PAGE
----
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Well I have been looking for an excuse to install Arch on the old desktop so maybe this is it.


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Note that the same commits have been applied to 5.15.29 and upwards, so you cannot revert to the latest LTS kernel 5.15.30-1 as that exhibits the same problem: you can use 5.16.14 or 5.15.28 until upstream fixes this: use the ALA or a local copy to revert.


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V.T. Eric Layton

HAHAHA! Boy! You guys sure have some high kernel numbers. Here's mine...


vtel57@ericsbane07~:$ uname -a
Linux ericsbane07 4.4.301


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The ath9K driver is part of the kernel so yes it can be affected by regressions I guess. Add that to a rather crummy wifi card and you are asking for trouble. Atheros had a sterling reputation back when I got the laptop, but I had problems even with Windows.

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3 hours ago, crp said:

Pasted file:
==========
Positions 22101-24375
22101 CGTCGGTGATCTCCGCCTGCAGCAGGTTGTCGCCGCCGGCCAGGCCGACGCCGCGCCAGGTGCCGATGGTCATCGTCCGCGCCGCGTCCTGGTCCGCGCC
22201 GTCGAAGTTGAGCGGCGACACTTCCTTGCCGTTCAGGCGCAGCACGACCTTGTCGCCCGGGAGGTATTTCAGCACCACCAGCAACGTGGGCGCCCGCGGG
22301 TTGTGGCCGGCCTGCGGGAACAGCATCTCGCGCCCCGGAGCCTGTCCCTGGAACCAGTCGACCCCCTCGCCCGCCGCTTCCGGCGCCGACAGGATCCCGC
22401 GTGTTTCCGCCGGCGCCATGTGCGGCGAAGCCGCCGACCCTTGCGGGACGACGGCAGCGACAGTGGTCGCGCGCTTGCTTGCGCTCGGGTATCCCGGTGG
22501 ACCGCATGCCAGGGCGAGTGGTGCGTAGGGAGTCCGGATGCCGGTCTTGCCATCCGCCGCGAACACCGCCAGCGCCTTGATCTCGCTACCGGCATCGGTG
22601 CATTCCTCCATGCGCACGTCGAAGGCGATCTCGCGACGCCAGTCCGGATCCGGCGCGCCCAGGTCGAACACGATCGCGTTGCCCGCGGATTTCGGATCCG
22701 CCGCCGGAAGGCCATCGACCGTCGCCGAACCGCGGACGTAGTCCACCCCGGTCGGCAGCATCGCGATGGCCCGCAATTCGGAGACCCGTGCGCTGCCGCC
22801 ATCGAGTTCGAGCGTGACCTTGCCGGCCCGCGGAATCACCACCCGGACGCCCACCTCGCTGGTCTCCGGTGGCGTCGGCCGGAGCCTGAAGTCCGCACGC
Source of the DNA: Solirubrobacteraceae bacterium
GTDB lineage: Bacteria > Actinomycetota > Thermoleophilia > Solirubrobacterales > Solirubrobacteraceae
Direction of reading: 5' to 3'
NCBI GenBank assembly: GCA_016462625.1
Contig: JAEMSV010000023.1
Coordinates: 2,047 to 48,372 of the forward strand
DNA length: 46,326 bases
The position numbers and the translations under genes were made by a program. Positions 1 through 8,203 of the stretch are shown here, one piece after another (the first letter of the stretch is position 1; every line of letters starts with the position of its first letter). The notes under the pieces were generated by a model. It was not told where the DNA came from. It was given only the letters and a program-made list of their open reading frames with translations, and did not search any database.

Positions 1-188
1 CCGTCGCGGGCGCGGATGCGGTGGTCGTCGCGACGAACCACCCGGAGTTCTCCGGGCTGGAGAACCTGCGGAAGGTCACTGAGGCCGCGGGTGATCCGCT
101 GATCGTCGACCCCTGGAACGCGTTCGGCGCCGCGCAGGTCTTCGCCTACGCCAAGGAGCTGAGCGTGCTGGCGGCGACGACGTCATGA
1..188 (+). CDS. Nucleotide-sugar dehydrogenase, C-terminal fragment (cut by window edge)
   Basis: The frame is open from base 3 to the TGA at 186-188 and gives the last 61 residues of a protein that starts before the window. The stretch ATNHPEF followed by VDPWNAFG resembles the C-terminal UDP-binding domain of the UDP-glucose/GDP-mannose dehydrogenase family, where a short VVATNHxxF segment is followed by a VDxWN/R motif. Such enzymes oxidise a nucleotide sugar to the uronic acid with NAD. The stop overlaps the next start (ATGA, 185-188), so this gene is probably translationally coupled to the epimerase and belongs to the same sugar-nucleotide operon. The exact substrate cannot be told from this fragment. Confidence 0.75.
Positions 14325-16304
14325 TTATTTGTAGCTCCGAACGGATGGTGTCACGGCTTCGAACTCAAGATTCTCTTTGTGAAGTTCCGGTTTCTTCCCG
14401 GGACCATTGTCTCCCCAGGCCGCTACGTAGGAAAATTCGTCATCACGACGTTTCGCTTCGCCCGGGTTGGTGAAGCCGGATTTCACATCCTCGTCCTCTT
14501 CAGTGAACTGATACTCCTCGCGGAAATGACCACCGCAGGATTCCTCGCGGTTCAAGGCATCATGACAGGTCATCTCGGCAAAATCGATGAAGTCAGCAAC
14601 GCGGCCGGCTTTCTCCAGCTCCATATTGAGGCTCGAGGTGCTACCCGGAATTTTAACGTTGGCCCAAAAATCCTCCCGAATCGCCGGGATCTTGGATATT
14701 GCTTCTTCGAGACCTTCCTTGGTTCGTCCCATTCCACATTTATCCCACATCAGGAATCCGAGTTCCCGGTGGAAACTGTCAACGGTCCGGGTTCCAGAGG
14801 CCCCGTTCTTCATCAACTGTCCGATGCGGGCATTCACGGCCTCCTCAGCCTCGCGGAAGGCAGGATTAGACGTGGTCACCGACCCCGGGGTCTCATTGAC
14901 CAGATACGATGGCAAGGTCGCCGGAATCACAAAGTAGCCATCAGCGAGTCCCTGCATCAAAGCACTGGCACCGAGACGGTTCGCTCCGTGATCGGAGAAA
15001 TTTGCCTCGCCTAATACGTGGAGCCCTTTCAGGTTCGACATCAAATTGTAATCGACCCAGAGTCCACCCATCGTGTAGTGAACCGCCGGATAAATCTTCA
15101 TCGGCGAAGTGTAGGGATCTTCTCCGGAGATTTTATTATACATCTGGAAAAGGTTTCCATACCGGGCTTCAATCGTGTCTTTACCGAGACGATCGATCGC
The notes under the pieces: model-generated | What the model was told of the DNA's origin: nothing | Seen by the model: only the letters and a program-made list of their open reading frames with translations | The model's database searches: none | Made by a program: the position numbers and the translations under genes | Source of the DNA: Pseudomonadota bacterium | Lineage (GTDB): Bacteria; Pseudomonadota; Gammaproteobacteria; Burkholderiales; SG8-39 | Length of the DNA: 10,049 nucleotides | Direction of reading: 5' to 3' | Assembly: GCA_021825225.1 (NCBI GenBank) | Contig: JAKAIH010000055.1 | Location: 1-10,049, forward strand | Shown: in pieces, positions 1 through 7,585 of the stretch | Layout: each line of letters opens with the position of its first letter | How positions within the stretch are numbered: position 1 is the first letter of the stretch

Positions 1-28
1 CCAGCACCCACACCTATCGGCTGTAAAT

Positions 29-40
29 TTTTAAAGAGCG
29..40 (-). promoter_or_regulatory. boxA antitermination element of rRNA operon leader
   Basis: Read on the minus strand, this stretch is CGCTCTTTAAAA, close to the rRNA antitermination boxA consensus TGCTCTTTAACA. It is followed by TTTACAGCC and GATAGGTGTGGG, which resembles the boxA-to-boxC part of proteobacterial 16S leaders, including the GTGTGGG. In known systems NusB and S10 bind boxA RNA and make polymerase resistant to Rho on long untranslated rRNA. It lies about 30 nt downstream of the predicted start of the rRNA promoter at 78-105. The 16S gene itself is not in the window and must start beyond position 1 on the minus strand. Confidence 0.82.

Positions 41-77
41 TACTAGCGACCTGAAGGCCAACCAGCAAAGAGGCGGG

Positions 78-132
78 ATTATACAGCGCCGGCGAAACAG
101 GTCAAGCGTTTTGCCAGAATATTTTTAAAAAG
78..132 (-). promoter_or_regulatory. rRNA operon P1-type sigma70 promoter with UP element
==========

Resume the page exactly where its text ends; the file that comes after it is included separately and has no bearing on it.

wifi drivers are kernel dependent ?


Yes. Drivers are either included in the kernel or external modules loaded with the kernel at boot.

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Well I now am back in business with Arch Linux on my Core 2 Duo desktop. Although it's kinda old and slow it has enough RAM to run Xfce so that's what I'm using. All I need is a decent media player to play music with it.

To be honest I installed Endeavour OS so I don't have to tweak the desktop - I get a nicely configured one. But it's pretty close to vanilla Arch.

I have a TP-Link USB wifi adapter so I'm not having any issues with wifi crashing. Also I have a junk Nvidia GTX 950 card for giggles. Pretty sure it would bottleneck the CPU if I actually tried gaming on it.


[ray@ray-inspiron530-workroom ~]$ inxi -Fxz
  Kernel: 5.16.16-arch1-1 arch: x86_64 bits: 64 compiler: gcc v: 11.2.0
    Desktop: Xfce v: 4.16.0 Distro: EndeavourOS base: Arch Linux
  Type: Desktop System: Dell product: Inspiron 530 v: N/A
    serial: <superuser required>
  Mobo: Dell model: 0RY007 serial: <superuser required> BIOS: Dell
    v: 1.0.18 date: 02/24/2009
  Info: dual core model: Intel Core2 Duo E8400 bits: 64 type: MCP
    arch: Core Yorkfield rev: A cache: L1: 128 KiB L2: 6 MiB
  Speed (MHz): avg: 2003 high: 2011 min/max: 1998/2997 cores: 1: 2011
    2: 1995 bogomips: 11973
  Flags: ht lm nx pae sse sse2 sse3 sse4_1 ssse3 vmx